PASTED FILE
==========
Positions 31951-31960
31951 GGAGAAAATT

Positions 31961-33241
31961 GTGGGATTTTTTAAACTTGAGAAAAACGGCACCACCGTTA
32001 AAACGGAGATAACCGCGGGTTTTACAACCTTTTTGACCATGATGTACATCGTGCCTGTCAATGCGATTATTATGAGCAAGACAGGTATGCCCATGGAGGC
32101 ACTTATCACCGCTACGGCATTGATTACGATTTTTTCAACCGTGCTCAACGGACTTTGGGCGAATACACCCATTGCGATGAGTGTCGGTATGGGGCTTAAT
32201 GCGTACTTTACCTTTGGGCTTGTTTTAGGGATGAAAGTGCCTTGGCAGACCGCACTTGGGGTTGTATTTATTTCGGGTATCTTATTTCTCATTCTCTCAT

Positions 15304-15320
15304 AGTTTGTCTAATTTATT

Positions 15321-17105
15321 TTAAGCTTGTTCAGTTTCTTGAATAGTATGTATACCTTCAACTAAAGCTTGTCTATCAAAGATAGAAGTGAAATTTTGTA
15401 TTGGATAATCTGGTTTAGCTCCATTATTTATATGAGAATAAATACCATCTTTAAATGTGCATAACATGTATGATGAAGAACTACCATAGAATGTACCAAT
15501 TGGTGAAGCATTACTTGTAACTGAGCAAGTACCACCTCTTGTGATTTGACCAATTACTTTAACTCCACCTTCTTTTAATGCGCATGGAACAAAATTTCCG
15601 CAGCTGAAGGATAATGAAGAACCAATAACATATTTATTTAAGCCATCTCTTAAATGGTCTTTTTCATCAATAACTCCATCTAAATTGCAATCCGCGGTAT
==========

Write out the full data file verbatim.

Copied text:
Positions 31951-31960
31951 GGAGAAAATT

Positions 31961-33241
31961 GTGGGATTTTTTAAACTTGAGAAAAACGGCACCACCGTTA
32001 AAACGGAGATAACCGCGGGTTTTACAACCTTTTTGACCATGATGTACATCGTGCCTGTCAATGCGATTATTATGAGCAAGACAGGTATGCCCATGGAGGC
32101 ACTTATCACCGCTACGGCATTGATTACGATTTTTTCAACCGTGCTCAACGGACTTTGGGCGAATACACCCATTGCGATGAGTGTCGGTATGGGGCTTAAT
32201 GCGTACTTTACCTTTGGGCTTGTTTTAGGGATGAAAGTGCCTTGGCAGACCGCACTTGGGGTTGTATTTATTTCGGGTATCTTATTTCTCATTCTCTCAT

Positions 15304-15320
15304 AGTTTGTCTAATTTATT

Positions 15321-17105
15321 TTAAGCTTGTTCAGTTTCTTGAATAGTATGTATACCTTCAACTAAAGCTTGTCTATCAAAGATAGAAGTGAAATTTTGTA
15401 TTGGATAATCTGGTTTAGCTCCATTATTTATATGAGAATAAATACCATCTTTAAATGTGCATAACATGTATGATGAAGAACTACCATAGAATGTACCAAT
15501 TGGTGAAGCATTACTTGTAACTGAGCAAGTACCACCTCTTGTGATTTGACCAATTACTTTAACTCCACCTTCTTTTAATGCGCATGGAACAAAATTTCCG
15601 CAGCTGAAGGATAATGAAGAACCAATAACATATTTATTTAAGCCATCTCTTAAATGGTCTTTTTCATCAATAACTCCATCTAAATTGCAATCCGCGGTAT